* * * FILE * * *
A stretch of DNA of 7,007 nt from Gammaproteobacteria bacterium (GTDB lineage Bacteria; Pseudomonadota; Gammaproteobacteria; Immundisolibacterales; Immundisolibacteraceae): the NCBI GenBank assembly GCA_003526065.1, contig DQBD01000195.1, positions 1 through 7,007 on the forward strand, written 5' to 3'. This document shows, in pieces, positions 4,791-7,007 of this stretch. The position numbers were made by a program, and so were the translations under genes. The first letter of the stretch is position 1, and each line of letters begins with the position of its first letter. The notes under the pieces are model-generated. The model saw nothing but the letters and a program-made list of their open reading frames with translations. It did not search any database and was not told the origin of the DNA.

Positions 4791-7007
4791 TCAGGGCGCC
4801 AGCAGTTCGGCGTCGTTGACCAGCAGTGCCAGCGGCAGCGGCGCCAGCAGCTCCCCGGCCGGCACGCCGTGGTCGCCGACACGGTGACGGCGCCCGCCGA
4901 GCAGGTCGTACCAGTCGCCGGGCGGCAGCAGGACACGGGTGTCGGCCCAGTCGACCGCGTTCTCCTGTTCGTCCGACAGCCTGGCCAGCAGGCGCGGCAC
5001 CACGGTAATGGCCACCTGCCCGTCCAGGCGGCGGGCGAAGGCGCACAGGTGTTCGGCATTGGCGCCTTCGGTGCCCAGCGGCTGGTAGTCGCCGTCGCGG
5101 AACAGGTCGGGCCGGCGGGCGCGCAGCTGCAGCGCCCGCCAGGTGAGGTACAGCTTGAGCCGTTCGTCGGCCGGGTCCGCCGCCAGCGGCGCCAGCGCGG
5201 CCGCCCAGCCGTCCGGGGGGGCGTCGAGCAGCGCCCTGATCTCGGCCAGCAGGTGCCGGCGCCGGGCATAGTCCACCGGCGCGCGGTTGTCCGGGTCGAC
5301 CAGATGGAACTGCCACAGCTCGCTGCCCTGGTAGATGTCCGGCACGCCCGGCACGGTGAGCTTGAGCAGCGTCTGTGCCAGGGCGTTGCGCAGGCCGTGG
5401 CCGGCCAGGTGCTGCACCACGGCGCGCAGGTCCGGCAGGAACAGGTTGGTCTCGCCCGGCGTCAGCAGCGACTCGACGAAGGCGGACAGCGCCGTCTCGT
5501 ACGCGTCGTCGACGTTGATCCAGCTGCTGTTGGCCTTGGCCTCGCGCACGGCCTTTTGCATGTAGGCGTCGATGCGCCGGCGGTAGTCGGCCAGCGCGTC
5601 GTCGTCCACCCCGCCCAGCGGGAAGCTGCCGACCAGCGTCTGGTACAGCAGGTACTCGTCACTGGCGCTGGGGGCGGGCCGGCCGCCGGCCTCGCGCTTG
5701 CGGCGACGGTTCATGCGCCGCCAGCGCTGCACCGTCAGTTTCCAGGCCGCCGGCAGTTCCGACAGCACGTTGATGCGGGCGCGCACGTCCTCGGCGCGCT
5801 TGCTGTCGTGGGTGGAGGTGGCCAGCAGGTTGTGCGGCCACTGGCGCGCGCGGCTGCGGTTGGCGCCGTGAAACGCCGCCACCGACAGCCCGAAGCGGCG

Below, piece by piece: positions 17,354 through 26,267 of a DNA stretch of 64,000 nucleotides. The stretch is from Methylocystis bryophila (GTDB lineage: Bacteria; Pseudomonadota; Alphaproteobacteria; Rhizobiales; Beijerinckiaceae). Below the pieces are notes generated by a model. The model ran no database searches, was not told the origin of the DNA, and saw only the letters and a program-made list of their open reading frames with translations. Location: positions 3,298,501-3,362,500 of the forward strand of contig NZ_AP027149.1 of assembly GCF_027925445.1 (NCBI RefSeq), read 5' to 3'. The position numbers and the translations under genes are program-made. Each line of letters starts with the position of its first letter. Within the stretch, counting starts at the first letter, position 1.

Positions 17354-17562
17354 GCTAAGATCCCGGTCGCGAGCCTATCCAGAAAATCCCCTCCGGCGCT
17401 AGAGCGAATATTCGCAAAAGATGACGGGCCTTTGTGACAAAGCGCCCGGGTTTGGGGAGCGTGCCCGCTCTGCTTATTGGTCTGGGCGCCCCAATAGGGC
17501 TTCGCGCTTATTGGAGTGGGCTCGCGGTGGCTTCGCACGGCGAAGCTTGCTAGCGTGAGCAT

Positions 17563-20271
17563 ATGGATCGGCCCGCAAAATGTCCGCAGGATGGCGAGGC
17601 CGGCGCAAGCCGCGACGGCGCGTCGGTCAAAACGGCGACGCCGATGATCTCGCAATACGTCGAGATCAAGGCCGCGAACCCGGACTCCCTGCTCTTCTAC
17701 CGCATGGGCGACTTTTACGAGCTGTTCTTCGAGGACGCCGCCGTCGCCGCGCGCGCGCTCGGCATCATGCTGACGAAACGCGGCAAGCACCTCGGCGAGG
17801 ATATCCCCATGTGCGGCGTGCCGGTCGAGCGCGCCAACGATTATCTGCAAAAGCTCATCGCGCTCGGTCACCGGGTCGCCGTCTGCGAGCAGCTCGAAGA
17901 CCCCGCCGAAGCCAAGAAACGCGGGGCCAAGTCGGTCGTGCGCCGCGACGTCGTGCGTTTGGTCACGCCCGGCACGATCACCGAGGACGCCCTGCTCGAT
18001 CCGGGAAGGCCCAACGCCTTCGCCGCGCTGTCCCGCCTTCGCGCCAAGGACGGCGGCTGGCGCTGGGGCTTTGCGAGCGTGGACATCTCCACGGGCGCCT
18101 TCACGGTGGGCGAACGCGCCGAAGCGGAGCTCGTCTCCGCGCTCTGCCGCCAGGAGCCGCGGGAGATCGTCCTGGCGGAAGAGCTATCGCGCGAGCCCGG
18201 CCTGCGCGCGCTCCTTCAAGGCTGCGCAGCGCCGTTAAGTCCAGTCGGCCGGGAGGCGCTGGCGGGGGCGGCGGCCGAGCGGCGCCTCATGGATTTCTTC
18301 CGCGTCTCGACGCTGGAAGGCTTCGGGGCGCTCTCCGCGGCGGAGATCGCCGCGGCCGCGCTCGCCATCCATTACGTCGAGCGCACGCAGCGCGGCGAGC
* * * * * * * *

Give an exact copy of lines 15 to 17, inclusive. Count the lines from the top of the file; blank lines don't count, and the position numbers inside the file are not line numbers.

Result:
Below, piece by piece: positions 17,354 through 26,267 of a DNA stretch of 64,000 nucleotides. The stretch is from Methylocystis bryophila (GTDB lineage: Bacteria; Pseudomonadota; Alphaproteobacteria; Rhizobiales; Beijerinckiaceae). Below the pieces are notes generated by a model. The model ran no database searches, was not told the origin of the DNA, and saw only the letters and a program-made list of their open reading frames with translations. Location: positions 3,298,501-3,362,500 of the forward strand of contig NZ_AP027149.1 of assembly GCF_027925445.1 (NCBI RefSeq), read 5' to 3'. The position numbers and the translations under genes are program-made. Each line of letters starts with the position of its first letter. Within the stretch, counting starts at the first letter, position 1.

Positions 17354-17562
17354 GCTAAGATCCCGGTCGCGAGCCTATCCAGAAAATCCCCTCCGGCGCT